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If you're on board with the idea of giving more to the best causes, you might still wonder why you should take the added step of signing our Pledge and joining us at Giving What We Can. We think joining Giving What We Can can make a real difference to the good you can achieve. Here we explain why.
By forming a group, we can accomplish difficult goals that we might have trouble achieving alone. A society of like-minded people can help support us in sticking to the aims we set for ourselves: joining a community with a strong identity is recognised by psychologists as one of the more effective means of inspiring positive behavioral change. 1 For example, group support is key to the success of Weight Watchers as a weight-loss program. 2
Haslam, S. Alexander, Penelope J. Oakes, Craig McGarty, John C. Turner, and Rina S. Onorato. 1995."Contextual changes in the prototypicality of extreme and moderate outgroup members" European Journal of Social Psychology 25: 509-30.
Mcgarty, Craig, S. Alexander Haslam, Karen J. Hutchinson, John C. Turner. 1994. "The Effects of Salient Group Memberships on Persuasion." Small Group Research 25: 267-93. (Close footnote)
Heshka, Stanley, James W. Anderson, Richard L. Atkinson, Frank L. Greenway, James O. Hill, Stephen D. Phinney, Ronette L. Kolotkin, Karen Miller-Kovach, and F. Xavier Pi-Sunyer. 2003. "Weight Loss With Self-help Compared With a Structured Commercial Program: A Randomized Trial." Journal of the American Medical Association 289 (14): 1792-1798. (Close footnote)
Besides communal spirit, joining Giving What We Can puts you in touch with a range of people eager to find the best means of lifting people out of poverty and equally eager to share their knowledge. Poverty is a complex issue, with important new information emerging every day. It takes a lot to stay on top of it all, and it would be difficult for any one person to do so on their own. Luckily, we don't have to: we can pool our knowledge and share our insights.
Taking our Pledge can also work as a form of 'pre-commitment'. Pre-commitment is a well-regarded strategy for sticking to goals we worry we might not fulfill: we take steps beforehand to ensure that we won't lose sight of our goals later on. We often have difficulty putting our intentions into practice if the costs to us are immediate and the benefits relatively distant. 3 Although we want to be fitter or more successful at work, we may struggle to put in the effort required to achieve those ends. Similar things can occur when it comes to donating to charity. As compassionate and conscientious people, we sincerely want to help others by donating to charity, but often we never quite get round to it. Our impulsiveness means that many donations are made at the last minute 4 or simply forgotten.
Lowenstein, George and Richard H. Thaler. 1989. "Anomalies: Intertemporal Choice" Journal of Economic Perspectives 3 (4): 181-193. (Close footnote)
We can use pre-committment to ensure that we follow through on our good intentions, by making a public pledge to give. There is a large body of evidence to show that pre-committing can help people who want to donate to charity in sticking to their goals. 5 Taking the Pledge to Give and joining a public stand against poverty will thus not only motivate others to do the same, but will secure your own motivation to continue giving.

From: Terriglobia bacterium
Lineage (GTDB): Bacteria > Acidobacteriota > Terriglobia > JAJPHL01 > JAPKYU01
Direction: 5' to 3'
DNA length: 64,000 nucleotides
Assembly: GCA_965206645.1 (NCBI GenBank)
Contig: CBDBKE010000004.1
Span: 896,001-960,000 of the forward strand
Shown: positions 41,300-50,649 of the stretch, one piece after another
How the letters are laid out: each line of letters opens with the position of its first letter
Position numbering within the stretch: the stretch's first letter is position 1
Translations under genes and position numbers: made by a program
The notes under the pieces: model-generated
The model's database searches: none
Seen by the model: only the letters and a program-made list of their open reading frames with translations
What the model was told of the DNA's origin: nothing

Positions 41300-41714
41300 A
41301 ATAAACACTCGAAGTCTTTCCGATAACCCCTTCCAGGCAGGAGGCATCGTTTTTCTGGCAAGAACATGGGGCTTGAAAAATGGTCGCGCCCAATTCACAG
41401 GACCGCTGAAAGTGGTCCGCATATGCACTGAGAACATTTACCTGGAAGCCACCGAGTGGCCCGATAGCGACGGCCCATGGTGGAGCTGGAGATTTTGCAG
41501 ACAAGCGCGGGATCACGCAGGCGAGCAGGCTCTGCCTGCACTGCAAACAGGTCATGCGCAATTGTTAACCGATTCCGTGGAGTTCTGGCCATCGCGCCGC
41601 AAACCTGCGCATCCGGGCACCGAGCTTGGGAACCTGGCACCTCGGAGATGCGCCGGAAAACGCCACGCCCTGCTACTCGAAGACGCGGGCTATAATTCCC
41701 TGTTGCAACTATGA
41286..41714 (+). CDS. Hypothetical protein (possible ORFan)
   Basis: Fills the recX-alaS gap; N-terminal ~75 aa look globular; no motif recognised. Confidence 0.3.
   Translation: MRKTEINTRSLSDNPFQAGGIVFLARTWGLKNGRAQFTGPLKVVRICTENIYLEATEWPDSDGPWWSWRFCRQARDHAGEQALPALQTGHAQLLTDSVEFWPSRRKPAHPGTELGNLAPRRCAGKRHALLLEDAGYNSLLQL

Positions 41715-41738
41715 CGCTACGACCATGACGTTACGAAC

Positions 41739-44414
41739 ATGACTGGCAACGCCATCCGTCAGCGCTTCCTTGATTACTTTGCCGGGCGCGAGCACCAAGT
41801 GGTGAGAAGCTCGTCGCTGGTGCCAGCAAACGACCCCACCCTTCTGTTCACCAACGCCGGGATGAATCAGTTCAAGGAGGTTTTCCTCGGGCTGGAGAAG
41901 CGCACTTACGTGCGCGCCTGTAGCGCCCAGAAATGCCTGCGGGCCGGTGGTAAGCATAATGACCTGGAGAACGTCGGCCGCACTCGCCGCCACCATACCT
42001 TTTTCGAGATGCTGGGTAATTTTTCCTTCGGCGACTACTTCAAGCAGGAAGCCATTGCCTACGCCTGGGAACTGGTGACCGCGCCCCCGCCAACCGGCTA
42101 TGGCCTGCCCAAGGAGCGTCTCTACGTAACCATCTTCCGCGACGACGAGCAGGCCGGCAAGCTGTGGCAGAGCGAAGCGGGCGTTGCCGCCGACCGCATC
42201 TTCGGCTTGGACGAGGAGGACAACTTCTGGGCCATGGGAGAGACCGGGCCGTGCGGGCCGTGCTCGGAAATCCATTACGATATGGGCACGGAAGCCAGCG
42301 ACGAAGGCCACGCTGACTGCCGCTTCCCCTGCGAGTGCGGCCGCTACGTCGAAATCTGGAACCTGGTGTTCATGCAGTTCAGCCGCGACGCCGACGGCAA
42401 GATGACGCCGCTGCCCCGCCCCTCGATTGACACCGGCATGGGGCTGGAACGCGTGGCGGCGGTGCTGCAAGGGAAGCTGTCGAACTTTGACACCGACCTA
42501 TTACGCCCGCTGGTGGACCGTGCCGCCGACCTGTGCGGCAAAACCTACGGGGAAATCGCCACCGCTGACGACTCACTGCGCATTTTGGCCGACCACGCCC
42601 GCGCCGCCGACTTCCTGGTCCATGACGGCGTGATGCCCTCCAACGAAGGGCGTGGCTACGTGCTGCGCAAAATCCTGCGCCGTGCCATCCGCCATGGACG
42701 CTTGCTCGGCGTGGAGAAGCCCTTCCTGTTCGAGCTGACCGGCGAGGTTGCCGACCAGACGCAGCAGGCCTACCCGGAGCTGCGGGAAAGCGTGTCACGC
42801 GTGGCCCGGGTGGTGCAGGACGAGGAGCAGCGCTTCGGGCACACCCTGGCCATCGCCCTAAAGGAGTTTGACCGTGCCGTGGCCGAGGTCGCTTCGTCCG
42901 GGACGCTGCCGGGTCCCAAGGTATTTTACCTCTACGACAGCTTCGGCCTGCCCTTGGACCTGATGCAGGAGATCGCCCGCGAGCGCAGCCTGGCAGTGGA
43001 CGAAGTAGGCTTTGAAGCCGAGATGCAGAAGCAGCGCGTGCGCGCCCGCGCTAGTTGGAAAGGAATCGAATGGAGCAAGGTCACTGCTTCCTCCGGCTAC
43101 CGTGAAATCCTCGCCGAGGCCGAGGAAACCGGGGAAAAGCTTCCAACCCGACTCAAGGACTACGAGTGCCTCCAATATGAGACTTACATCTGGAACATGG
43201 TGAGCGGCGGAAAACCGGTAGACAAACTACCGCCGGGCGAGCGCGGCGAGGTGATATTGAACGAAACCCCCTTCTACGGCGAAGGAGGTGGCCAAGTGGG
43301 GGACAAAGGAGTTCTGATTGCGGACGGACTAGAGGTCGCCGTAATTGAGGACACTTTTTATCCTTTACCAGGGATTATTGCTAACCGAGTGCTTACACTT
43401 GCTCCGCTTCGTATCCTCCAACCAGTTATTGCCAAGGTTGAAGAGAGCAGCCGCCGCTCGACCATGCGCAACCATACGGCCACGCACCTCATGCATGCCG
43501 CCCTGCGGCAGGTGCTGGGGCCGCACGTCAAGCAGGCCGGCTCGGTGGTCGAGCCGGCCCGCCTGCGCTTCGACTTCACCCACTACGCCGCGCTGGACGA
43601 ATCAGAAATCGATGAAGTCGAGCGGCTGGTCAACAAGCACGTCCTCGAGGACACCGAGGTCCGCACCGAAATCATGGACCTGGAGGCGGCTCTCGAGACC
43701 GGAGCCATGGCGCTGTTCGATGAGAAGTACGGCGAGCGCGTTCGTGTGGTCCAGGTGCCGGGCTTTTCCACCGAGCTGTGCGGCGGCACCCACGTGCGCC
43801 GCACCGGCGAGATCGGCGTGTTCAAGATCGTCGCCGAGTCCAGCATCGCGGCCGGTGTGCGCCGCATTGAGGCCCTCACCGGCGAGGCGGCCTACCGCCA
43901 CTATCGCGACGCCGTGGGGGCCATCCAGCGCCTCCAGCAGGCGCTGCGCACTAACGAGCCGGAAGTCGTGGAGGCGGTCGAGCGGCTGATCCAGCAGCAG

Breman, Anna. 2006. "Give More Tomorrow: A Field Experiment on Intertemporal Choice in Charitable Giving". Stockholm School of Economics Working Paper. (Close footnote)
We like to make public the names of those who take our Pledge, though we respect anyone's desire to remain anonymous. By making our Pledge public, we can inspire others to give. In particular, we help to establish a norm for giving, and we counteract the Bystander Effect, a well-documented phenomenon in social psychology, explained below.
Our willingness to help others is surprisingly sensitive to the behaviour of those around us. In particular, there are many documented cases, both experimental and real-world, in which individuals have failed to come to the aid of others because they saw that people around them were doing nothing to help. 6 This is the Bystander Effect. Experimental conditions establish that it is the presence of passive others that keeps people from helping: if they are by themselves, people reliably help in similar conditions. 7 Luckily, the opposite effect can also be found. In one field experiment, a radio station would mention to potential donors whenever a previous donor had donated $300: this increased donations by $13 per person. 8 Similarly, student donors are more likely to give to funds designed to help students in financial difficulty when told that a greater percentage of their peers had done so. 9
See Doris, John M. 2002. Lack of Character: Personality and Moral Behavior. Cambridge: Cambridge Univeristy Press, 32-33. (Close footnote)
See, for example, Latané, Bibb and Judith Rodin. 1969. "A lady in distress: Inhibiting effects of friends and strangers on bystander intervention." Journal of Experimental Social Psychology 5 (2): 189-202.(Close footnote)
Shang, Jen and Rachel Croson. Forthcoming. "Field Experiments in Charitable Contribution: The Impact of Social Influence on the Voluntary Provision of Public Goods". The Economic Journal.(Close footnote)
Frey, Bruno S. and Stephan Meier. 2004. "Social Comparisons and Pro-social Behavior: Testing 'Conditional Cooperation' in a Field Experiment". The American Economic Review 94 (5): 1717-1722.(Close footnote)
People are moved, far more than we expect, by the behavioural norms they observe others putting into practice. By making your giving public and joining an international society like Giving What We Can, you can inspire others, and thereby multiply the good you do.
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